I’m dismayed because we knew better, and aspired to better. I’m dismayed because we used power to perpetuate and enlarge all these things we knew were incompatible with biblical teaching. I’m dismayed because instead of not proclaiming a new gospel, we are not interested in proclaiming the gospel of Jesus Christ at all, preferring endless partisan political harangues, whether on the left or the right. I’m dismayed that about the only things that carry over and are as true in 1973 and 2021 are these:

We confess that we have not acknowledged the complete claim of God on our lives.

We acknowledge that God requires love. But we have not demonstrated the love of God to those suffering social abuses.

Perhaps most of all, I am dismayed at our unrepentance, at our hardness of heart. We are in the midst of a global pandemic, a near coup attempt upon our government, natural catastrophes, and deepening social divisions that should drive us to our knees, but seem to only drive us to endless tweeting and posting, and trying to act as if life is “normal” in a most abnormal time.

I write this on Ash Wednesday evening. When ashes are applied to the forehead it is customary for the officiant to say either “Repent and believe in the Gospel, or more customarily, “Remember that you are dust, and to dust you shall return.” Ash Wednesday begins a season of self-examination and repentance as we look toward Eastertide. It is a time to renounce all earthly powers, all our idolatries of money and power and earthly kingdoms, and to acknowledge the gospel of Jesus, his death and resurrection for us as our only hope as we approach our own inevitable death.

Perhaps it is too much to hope that the white evangelical church will use the Chicago Declaration of 1973 as a statement against which to examine ourselves and as a call to repentance. And yet I do, because this is my “tribe,” those with whom my life and work has been most closely identified. But whether or not this happens for others, it will for me, along with prayer that the generation rising will not go our way.

Review: Sweet Land of Liberty

Sweet Land of Liberty: The Forgotten Struggle for Civil Rights in the North, Thomas J. Sugrue. New York: Random House, 2009.

Summary: A history of the fight for civil rights in the North from 1920 to roughly 2000, focusing on movements, leaders, issues, and their expression in northern cities.

Martin Luther King, Jr., Birmingham, John Lewis, sit-ins, James Farmer, the Edmund Pettus Bridge. When we thing of the history of the Civil Rights movement, we often are thinking of the movement in the South. But racism and the efforts of Blacks to assert their rights in the North was just as real, even if the racism was not so out in the open. Thomas J. Sugrue traces this history beginning in the 1920’s, at the time of the great northward migration of Blacks, in a dizzying array of detail that I can only begin to summarize.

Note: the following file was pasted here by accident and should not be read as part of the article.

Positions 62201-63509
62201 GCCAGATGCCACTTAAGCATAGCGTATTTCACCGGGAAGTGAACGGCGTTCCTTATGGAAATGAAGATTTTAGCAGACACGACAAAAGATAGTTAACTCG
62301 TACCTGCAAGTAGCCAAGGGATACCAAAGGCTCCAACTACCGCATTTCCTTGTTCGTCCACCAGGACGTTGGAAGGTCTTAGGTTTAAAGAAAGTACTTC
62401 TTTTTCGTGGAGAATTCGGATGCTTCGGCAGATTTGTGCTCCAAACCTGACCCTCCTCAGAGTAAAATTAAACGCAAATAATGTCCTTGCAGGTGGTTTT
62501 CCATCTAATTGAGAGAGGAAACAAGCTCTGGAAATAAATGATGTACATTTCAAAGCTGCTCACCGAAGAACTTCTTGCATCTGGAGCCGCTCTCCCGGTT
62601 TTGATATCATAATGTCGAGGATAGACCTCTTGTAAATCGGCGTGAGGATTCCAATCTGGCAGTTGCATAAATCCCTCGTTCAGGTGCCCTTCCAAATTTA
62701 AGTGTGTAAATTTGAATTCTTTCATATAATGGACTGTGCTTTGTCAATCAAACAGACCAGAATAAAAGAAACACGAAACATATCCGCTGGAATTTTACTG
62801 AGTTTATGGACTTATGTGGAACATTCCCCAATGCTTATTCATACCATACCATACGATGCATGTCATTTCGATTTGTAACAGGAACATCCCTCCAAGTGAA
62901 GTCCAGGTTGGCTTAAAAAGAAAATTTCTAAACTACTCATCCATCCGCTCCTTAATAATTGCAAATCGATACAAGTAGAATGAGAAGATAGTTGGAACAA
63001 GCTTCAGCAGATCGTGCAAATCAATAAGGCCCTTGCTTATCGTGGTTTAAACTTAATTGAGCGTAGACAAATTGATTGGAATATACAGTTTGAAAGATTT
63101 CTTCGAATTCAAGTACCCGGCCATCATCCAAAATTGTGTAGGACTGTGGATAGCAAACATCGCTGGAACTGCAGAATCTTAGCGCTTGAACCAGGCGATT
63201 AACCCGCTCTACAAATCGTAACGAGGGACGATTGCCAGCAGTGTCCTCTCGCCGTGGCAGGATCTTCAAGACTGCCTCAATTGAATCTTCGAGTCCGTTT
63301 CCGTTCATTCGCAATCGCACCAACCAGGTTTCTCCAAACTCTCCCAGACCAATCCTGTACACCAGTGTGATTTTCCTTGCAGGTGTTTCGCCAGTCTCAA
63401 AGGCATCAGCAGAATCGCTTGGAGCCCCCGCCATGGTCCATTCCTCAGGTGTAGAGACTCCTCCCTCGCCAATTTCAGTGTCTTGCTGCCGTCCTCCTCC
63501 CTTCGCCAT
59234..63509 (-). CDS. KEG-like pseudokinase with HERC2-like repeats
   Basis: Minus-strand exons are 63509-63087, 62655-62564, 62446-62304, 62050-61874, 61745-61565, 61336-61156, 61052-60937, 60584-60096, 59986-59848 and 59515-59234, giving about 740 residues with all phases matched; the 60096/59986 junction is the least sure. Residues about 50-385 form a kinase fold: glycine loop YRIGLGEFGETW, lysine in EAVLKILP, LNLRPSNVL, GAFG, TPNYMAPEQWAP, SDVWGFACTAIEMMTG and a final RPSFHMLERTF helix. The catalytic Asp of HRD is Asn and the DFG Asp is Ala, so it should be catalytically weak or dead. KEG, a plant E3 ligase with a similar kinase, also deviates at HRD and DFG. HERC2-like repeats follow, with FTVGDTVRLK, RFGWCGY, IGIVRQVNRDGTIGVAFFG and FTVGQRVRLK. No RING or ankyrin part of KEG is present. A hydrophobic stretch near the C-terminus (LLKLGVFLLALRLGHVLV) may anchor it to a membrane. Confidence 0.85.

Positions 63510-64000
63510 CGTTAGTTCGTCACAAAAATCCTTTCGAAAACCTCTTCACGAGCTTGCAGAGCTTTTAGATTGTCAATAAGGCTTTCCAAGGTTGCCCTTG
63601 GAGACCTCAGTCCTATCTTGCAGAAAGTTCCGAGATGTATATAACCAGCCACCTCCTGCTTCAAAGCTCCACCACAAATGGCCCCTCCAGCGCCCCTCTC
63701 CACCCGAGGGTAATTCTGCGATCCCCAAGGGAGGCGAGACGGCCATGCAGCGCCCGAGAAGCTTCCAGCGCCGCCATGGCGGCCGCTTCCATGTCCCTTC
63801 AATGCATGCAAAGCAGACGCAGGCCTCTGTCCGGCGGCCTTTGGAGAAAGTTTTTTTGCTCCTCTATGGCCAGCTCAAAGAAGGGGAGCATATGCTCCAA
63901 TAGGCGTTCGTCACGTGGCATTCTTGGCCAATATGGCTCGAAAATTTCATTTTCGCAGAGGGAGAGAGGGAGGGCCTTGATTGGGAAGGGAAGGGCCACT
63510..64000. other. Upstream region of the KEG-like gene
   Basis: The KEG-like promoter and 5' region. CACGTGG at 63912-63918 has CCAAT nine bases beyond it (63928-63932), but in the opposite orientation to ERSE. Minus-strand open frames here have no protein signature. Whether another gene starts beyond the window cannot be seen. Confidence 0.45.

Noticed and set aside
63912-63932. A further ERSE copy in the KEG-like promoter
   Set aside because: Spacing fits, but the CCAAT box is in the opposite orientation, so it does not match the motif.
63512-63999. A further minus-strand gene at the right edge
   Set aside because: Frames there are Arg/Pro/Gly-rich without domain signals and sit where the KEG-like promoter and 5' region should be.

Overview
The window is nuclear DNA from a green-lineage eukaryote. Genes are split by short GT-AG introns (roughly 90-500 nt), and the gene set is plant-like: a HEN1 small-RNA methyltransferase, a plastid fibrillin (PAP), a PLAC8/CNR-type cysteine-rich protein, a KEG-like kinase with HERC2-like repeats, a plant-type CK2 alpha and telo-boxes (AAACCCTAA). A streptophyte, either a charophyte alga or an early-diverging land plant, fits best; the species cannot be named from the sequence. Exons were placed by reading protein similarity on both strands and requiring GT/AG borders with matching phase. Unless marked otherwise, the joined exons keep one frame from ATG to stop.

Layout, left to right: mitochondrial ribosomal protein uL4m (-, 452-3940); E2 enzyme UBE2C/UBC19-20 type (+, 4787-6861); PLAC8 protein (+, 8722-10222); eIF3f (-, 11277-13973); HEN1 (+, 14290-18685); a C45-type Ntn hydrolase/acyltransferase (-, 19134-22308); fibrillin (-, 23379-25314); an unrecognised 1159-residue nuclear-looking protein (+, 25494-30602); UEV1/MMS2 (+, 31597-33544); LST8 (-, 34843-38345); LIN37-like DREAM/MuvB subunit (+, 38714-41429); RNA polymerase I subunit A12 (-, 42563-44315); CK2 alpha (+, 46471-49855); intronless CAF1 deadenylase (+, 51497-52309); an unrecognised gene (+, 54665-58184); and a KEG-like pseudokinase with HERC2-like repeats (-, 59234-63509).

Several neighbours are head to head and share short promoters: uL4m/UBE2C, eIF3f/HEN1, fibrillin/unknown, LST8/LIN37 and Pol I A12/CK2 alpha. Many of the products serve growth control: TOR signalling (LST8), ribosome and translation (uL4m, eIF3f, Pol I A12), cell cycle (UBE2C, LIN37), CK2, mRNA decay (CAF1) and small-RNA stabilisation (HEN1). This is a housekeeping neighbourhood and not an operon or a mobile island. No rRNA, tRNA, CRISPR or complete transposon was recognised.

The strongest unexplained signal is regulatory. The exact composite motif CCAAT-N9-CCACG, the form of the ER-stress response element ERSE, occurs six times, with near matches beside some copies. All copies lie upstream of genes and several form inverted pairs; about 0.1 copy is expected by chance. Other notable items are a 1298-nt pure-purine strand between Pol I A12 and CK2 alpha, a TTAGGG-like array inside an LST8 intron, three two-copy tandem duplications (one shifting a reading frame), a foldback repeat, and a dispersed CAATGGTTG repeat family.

We are introduced to leaders: Henry Lee Moon, A Philip Randolph, Anna Arnold Hedgeman, Whitney Young, Roy Wilkins, Attorney Cecil B. Moore, Elijah Muhammad and Malcolm X, Constance Baker Motley, Reverend Albert Cleage, and so many others. Sugrue covers their contributions. Perhaps one of the most striking profiles was Roxanne Jones, who rose from poverty to street activism to the state senate of Pennsylvania.

We learn about the movements: The Brotherhood of Sleeping Car Porters, the Urban League, CORE, the NAACP, with their attorney and litigation strategies, Nation of Islam, the Revolutionary Action Movement, and Mothers for Adequate Welfare.

Then there are the issues. Workplace rights. Equal access to facilities, a reality in the north, but often implicit rather than explicit. Open housing is one running through this narrative from redlining to exclusion from the Leavittown suburbs and restrictive covenants to real estate “steering” practices that preserved segregation in housing. There is the struggle for equal resources in schools, the struggle to desegregate, whether through redrawing school boundaries or busing, and all the pushback that occurred. He covers government employment programs and the ongoing income inequities.

Finally, because this happened in the North, this is a narrative that takes place in cities: New York, Boston, Philadelphia, Pittsburgh, Cleveland, Detroit, Gary, and Chicago. This last I found intriguing because the issues, the patterns, and struggles were ones I see as I study the history of my own home town of Youngstown. Sugrue’s history parallels the history both in time and struggle what I’ve observed. In the struggle for history, local history is national history.